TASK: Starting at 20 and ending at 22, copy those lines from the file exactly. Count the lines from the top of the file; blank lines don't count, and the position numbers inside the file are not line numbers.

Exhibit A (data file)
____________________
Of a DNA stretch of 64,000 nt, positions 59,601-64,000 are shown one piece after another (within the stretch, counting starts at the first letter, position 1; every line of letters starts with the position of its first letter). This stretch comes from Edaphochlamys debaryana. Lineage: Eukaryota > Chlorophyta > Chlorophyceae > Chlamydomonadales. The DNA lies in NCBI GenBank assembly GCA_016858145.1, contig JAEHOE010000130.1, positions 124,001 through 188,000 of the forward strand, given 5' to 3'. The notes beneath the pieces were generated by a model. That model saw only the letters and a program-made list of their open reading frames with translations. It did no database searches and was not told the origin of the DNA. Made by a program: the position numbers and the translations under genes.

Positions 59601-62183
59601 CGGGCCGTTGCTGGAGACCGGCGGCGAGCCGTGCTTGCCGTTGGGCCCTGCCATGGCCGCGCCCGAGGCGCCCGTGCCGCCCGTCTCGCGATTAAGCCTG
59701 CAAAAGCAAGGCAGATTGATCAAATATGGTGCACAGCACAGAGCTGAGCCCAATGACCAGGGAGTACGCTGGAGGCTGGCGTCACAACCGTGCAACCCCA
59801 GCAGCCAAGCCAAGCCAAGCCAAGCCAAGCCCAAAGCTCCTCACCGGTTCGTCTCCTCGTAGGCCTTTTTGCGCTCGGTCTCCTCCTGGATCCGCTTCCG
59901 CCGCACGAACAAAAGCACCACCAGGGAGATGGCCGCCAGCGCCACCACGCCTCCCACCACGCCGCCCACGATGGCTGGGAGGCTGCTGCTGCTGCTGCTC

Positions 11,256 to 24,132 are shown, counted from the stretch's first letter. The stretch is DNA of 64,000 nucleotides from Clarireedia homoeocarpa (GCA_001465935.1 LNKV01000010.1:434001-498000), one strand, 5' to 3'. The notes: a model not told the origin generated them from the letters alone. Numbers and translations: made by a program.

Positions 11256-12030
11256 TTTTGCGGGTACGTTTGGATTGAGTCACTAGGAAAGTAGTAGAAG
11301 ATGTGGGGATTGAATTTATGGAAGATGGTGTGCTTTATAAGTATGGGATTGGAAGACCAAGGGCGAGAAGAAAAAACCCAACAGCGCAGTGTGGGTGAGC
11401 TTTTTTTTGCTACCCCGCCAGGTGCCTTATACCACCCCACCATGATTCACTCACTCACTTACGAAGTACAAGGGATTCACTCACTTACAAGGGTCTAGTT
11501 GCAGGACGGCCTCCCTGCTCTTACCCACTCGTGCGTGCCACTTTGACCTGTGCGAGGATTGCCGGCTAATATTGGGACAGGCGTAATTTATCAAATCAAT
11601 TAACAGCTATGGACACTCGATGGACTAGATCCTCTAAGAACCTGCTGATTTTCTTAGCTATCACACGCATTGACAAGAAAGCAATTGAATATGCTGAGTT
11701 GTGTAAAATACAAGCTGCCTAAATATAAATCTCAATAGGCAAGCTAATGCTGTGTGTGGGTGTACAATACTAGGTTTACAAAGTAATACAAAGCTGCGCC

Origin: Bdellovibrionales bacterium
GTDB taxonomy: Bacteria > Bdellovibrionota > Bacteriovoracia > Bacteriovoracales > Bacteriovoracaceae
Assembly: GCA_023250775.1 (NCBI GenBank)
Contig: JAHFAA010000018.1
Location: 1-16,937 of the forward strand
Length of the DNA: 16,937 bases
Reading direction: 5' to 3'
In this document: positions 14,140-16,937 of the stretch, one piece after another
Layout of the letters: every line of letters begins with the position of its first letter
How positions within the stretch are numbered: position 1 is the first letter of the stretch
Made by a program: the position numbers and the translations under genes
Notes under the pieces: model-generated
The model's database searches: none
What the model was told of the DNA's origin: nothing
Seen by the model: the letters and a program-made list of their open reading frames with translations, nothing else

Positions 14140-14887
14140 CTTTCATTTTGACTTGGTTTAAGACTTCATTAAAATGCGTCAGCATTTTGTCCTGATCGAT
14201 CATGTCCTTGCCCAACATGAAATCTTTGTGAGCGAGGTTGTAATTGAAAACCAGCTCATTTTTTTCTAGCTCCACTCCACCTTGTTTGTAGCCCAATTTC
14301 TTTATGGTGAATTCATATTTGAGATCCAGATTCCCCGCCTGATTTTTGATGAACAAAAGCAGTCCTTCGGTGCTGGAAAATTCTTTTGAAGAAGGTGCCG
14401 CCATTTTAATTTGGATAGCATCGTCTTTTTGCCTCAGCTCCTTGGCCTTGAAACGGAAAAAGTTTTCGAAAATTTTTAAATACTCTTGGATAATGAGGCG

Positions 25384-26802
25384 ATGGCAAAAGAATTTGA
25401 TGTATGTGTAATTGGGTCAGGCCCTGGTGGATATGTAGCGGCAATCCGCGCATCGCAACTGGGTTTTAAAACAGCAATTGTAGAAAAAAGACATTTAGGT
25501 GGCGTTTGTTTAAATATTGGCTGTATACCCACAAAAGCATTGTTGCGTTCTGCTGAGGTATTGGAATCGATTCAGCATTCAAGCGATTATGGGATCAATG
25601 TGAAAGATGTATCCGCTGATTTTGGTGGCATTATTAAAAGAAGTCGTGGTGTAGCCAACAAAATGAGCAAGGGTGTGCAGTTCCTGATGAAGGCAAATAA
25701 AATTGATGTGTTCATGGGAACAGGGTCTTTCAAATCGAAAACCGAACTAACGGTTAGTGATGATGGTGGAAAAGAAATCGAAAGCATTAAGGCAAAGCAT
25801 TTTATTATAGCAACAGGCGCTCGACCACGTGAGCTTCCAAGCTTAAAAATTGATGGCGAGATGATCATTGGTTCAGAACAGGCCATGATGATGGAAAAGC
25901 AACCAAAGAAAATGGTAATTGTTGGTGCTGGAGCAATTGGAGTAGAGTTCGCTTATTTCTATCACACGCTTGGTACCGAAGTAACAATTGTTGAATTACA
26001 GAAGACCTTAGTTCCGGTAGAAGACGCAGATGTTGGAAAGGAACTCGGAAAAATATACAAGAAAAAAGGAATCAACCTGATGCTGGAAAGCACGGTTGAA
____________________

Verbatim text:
Length of the DNA: 16,937 bases
Reading direction: 5' to 3'
In this document: positions 14,140-16,937 of the stretch, one piece after another